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In the effort to revitalize the Gaslamp Quarter, city leaders made a concerted push to move services for the homeless into East Village.
More than 30 years ago, the man who would become San Diego’s first homeless services coordinator feared city decisions could turn East Village into the city’s own skid row.
And he said so.
City leaders wanted to revitalize the Gaslamp Quarter. They wanted downtown homeless residents to move to East Village, and they decided pushing the city’s homeless providers to East Village would make that easier.
Tom Leslie, then assistant director at San Diego Rescue Mission, recalls openly opposing the idea at a public meeting.
“I said, ‘You’re setting up the homeless ghetto,’” Leslie said last week.
The city proceeded. Homeless-serving nonprofits were told they could get conditional use permits, zoning exceptions that would allow them to serve their clients in East Village. Leslie described those permits as the tool as “the hammer” the city used to drive them to the neighborhood.
A former city official confirmed this.
“We looked at relocations and just sort of forced everybody down there,” said Mike Stepner, then an assistant director in the city’s planning department.
Downtown had a significant homeless population, including in East Village, and city leaders didn’t believe other neighborhoods would welcome nonprofits that served them, Stepner said.
“We wanted to relocate them and bring new facilities and no other neighborhood would even consider that,” Stepner said.
The San Diego Rescue Mission, St. Vincent de Paul Village and Catholic Charities eventually moved to the East Village, supplying dozens of shelter beds and services.
So solidified East Village’s position as the regional hub for homeless providers, a reality that’s helped make it San Diego’s most visible, concentrated homeless population.
Leslie said he is convinced decisions in the 1980s contributed to the neighborhood taking on more than its fair share of the problem.
Leslie recently visited East Village. He admits he was stunned by the volume of homelessness there but not surprised by where it had grown.
“It is all directly attributable to the actions the city took back then,” Leslie said.
“The city designated East Village because it was broken-down warehouses,” recalls Father Joe Carroll, the now-retired CEO of Father Joe’s Villages. “It was never gonna be developed.”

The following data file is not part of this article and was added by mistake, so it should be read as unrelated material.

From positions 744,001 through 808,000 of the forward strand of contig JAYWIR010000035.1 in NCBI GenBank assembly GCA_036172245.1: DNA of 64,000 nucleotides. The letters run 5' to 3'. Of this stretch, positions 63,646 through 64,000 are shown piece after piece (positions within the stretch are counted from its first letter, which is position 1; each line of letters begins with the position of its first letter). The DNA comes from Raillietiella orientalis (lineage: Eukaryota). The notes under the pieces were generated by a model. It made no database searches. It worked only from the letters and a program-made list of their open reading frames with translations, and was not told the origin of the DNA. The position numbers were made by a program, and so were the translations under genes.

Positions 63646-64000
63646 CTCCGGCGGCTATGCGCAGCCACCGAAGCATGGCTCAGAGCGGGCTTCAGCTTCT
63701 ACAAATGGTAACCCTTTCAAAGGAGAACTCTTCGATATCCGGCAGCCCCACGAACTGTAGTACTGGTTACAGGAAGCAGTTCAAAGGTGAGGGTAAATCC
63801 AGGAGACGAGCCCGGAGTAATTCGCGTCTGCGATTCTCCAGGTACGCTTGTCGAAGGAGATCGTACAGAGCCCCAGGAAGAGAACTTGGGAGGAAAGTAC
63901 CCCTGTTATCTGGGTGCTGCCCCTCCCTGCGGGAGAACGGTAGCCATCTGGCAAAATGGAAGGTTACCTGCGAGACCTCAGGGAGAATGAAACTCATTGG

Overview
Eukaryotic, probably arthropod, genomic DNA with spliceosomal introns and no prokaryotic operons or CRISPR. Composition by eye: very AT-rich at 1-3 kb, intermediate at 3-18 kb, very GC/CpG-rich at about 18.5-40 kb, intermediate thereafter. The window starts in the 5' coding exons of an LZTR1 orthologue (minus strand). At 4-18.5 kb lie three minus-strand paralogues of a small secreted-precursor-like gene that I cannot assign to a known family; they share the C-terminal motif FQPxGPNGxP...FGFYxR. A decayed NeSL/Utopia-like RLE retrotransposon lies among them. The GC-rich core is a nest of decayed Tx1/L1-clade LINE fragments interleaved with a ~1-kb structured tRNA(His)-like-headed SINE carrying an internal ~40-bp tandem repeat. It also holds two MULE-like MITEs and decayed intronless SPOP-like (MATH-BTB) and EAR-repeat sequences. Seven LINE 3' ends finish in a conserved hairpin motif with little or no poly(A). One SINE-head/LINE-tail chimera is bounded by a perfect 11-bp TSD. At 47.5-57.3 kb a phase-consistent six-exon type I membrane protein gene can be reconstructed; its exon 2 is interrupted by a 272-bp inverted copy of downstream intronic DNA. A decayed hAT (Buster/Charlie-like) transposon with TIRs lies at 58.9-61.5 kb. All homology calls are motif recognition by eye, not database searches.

At the time, East Village looked like this.
But plans for East Village changed. The former urban wasteland is now a gentrifying neighborhood that looks more like this. It’s also home to Petco Park.
And it’s a neighborhood where, according to a business group’s latest count, 866 people live on the streets.
They’re more visible than ever as condo developments and businesses pop up around them, forcing folks who might’ve once nestled in abandoned buildings into the streets. The homeless population has spiked nearly 80 percent in the past year by one count – leading to more conflicts between the residents and businesses that have moved in and the homeless who also call the area home.
Decades after the nonprofits moved downtown, the draw remains. This year, about three-quarters of city funding for direct homeless services is set to support programs in East Village. It’s a place where a homeless person can seek a shelter bed, a shower or a free meal – resources that are harder to come by in other areas. Those resources are limited even in East Village, but there are more of them in one place than in other parts of the region.
“Most people want to stay in East Village because they have resources that are accessible and within walking range,” said Anne Rios, who leads homeless advocacy nonprofit Think Dignity, which operates a city-funded storage center for homeless people in the neighborhood.
That doesn’t mean East Village is always a comfortable place if you’re homeless.
Homeless people who live there acknowledge they sometimes feel unsafe. Some are concerned about growing violence and crime in their neighborhood – and the others moving in.
There’s also frustration about weekly encampment sweeps, which force the homeless to move for sidewalk clean-ups.
Yet it’s where the services are, and where many church groups go to deliver meals to those who live on the streets.
“It’s easier to survive here,” Oceanside native Shawn Avery Watkins told me earlier this year.